1. Abolish wa justice department inquiry told of alleged failure to follow proper procedures

    Abolish wa justice department inquiry told of alleged failure to follow proper procedures

    A US diplomat who was arrested by US forces in Iraq on 9 June was told by Iraqi authorities that he was free to travel abroad despite being wanted for being a threat to national security, an official report in the White House has revealed.

    The State Department report to the Senate confirms an allegation in an email written last year by a diplomat, Robert Serry, that the Iraqi justice system ignored what he described as a lack of proper procedures, the Associated Press reports.

    On 9 June 2009, after the arrest of Mr Serry and other members of the Afghan National Army’s 7th Corps at al-Shihli, a popular camp north of Baghdad, the report says, his lawyers submitted a sworn affidavit that Iraq’s legal system had a process for dealing with detainee transfers.

    The affidavit was signed by five lawyers, a senior government official told the AP: Mr Serry is currently under house arrest and not allowed to leave Iraq without the approval of his Iraqi lawyer, who has been barred by the Iraqi legal code from doing so.

    The Washington Post and AP did not independently verify this account. US officials confirmed a senior member of the Afghan parliament reported that a detainee had been allowed to travel from Iraq without the a바카라사이트uthorisation of his legal team. However, they said it did not have a legal justification.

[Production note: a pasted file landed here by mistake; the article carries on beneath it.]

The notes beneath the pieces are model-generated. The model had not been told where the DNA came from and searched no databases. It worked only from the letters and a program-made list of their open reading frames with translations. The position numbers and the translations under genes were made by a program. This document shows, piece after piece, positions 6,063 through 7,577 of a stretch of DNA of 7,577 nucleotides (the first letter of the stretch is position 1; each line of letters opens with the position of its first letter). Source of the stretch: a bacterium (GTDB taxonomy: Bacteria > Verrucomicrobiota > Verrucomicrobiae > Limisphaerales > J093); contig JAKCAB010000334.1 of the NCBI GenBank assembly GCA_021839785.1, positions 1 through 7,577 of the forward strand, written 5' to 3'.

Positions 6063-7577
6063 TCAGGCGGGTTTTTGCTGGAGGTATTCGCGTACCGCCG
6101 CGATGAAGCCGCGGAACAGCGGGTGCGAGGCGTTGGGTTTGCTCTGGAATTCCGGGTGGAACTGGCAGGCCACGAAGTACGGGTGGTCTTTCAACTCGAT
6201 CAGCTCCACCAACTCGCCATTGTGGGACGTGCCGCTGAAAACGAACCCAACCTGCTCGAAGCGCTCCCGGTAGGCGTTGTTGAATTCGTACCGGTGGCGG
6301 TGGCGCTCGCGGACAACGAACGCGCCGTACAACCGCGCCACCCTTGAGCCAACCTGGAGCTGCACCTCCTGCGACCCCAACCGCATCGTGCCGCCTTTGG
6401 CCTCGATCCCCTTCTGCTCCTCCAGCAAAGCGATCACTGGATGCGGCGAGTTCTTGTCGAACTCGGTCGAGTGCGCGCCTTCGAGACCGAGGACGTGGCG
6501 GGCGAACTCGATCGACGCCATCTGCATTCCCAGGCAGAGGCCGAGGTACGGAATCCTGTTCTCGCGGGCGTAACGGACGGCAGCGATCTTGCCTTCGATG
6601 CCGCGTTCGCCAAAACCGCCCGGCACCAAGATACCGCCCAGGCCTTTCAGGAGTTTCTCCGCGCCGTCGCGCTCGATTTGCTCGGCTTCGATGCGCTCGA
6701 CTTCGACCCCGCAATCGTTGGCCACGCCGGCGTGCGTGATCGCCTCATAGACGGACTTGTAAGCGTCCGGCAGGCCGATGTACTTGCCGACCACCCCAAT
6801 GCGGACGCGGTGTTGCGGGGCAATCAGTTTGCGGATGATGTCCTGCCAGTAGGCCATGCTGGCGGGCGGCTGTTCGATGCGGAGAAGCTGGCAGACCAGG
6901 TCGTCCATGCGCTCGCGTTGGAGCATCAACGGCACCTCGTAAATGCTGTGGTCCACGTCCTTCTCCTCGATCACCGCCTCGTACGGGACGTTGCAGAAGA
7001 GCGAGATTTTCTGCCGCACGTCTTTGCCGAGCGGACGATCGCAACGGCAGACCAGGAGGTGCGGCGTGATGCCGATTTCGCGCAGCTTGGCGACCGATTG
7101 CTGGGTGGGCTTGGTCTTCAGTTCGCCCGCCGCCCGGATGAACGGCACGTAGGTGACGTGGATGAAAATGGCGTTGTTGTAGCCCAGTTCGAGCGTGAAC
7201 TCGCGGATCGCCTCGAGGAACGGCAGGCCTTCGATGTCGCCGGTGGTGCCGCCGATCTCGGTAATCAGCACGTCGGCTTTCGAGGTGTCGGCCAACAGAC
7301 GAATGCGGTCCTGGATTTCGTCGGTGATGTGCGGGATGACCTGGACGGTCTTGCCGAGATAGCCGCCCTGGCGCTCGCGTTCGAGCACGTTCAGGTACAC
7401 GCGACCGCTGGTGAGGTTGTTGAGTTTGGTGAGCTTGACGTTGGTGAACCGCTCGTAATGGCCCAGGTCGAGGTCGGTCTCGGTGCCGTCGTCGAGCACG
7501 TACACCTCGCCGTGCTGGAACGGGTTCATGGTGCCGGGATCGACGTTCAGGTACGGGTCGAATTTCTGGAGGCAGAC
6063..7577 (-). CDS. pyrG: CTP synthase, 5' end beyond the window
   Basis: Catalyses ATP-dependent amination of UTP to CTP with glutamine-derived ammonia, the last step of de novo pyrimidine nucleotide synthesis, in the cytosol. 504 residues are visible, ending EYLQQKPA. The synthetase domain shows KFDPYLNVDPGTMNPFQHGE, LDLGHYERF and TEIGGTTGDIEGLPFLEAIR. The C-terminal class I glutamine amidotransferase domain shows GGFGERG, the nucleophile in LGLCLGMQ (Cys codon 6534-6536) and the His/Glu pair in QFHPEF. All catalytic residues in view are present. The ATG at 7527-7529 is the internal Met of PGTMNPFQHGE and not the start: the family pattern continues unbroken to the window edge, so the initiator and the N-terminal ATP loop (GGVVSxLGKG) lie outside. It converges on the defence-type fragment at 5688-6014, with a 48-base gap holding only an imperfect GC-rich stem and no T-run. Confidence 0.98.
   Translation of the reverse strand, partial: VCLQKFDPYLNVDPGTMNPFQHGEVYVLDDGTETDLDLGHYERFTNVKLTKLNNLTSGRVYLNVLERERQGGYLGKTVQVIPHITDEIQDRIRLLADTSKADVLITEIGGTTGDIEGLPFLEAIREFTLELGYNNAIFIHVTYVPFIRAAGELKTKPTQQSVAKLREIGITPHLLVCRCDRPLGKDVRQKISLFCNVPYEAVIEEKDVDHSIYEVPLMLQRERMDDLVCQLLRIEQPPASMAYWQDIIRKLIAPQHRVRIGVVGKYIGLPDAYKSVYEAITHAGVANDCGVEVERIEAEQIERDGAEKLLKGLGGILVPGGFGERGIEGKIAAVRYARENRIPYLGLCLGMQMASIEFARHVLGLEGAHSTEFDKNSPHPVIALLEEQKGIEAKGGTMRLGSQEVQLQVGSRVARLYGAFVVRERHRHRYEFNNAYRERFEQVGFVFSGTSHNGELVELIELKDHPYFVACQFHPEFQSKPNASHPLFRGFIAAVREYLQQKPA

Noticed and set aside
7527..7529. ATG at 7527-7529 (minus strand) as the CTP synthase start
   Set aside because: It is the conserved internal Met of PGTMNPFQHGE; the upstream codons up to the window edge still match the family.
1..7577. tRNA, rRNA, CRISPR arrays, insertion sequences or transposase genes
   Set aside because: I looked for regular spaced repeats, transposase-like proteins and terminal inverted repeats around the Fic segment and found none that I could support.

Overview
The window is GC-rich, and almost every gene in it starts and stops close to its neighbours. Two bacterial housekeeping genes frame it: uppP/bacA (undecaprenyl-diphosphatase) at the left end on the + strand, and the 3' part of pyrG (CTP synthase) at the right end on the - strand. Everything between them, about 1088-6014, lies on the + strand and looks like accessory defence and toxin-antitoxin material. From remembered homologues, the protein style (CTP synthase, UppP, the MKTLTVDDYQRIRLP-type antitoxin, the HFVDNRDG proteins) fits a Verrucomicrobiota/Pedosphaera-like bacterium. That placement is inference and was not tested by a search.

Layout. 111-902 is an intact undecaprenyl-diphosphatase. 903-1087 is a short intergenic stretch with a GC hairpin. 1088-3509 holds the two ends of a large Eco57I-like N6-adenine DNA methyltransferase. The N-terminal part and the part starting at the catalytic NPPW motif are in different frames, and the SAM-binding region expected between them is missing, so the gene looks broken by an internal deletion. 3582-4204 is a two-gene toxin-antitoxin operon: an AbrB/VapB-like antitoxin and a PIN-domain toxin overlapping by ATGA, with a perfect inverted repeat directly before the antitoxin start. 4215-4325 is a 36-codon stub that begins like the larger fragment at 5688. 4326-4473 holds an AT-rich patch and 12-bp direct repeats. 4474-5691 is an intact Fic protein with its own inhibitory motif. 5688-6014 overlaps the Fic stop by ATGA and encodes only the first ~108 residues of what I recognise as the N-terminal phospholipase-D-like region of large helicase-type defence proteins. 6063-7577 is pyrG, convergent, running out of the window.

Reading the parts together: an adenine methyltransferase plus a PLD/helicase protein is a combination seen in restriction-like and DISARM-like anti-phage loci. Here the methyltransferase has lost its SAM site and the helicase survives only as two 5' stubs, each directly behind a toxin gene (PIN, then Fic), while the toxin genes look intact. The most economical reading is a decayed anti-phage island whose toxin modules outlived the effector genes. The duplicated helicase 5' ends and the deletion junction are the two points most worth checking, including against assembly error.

The AP story on the alleged failure to properly transfer the alleged threat is based on Mr Serry’s affidavit. The Iraqi justice system has said it does not currently have the resources to handle such transfers.

    The Obama administration has described Mr Serry as a hero and the detention of him as an error. However, some human rights organisations and advocacy groups are critical.

    The report, obtained and released by the AP, alleges tha더킹카지노t Iraqi authorities were uncooperative and delayed the transfer of Mr Serry until the end of June 2010, which would have allowed for his “due process” rights in court to be invoked.

    “The arrest of this detainee at al-Shihli, along with those of several other individuals from the Taliban insurgency, did not result in [any] legal or effective justice,” wrote the White House in the report.

    “The decision not to transfer Mr Serry to a proper legal trial in Baghdad led to procedural problems.”

    One of these was that the Iraqi security forces were not “informed that they hadnatyasastra.com to wait to hear Mr Serry’s case in Baghdad”. The report says their failure to give thi